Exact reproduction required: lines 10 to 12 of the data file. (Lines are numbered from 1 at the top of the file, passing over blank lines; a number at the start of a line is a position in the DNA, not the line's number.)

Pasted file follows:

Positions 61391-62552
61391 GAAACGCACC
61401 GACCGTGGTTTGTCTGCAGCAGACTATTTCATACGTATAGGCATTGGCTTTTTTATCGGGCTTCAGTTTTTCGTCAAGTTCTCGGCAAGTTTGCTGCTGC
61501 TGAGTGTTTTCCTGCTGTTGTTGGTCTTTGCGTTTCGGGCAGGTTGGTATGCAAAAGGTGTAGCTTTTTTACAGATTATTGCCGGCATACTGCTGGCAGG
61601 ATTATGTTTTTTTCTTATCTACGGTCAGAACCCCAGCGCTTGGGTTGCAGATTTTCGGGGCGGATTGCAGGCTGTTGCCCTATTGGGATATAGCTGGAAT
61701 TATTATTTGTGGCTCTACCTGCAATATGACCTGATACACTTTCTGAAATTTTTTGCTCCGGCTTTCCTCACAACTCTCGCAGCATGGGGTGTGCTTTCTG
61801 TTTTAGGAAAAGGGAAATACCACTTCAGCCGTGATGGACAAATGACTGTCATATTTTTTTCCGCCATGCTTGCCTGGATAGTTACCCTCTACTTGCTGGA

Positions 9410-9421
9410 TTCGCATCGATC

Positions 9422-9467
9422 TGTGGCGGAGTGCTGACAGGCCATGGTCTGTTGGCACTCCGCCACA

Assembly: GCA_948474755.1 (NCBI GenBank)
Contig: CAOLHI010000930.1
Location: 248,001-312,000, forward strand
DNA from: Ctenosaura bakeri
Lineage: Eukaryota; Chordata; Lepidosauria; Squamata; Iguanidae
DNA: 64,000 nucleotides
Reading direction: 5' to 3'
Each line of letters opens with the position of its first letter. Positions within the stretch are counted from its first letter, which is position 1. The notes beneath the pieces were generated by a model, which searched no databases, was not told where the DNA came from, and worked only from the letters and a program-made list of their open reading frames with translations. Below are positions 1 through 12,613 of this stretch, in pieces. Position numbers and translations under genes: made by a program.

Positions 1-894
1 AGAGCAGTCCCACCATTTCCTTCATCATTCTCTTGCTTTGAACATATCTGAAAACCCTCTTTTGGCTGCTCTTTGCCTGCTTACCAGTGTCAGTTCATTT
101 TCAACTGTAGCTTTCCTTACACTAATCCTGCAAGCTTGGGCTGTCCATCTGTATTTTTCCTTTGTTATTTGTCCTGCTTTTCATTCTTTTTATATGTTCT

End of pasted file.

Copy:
Positions 9422-9467
9422 TGTGGCGGAGTGCTGACAGGCCATGGTCTGTTGGCACTCCGCCACA

Assembly: GCA_948474755.1 (NCBI GenBank)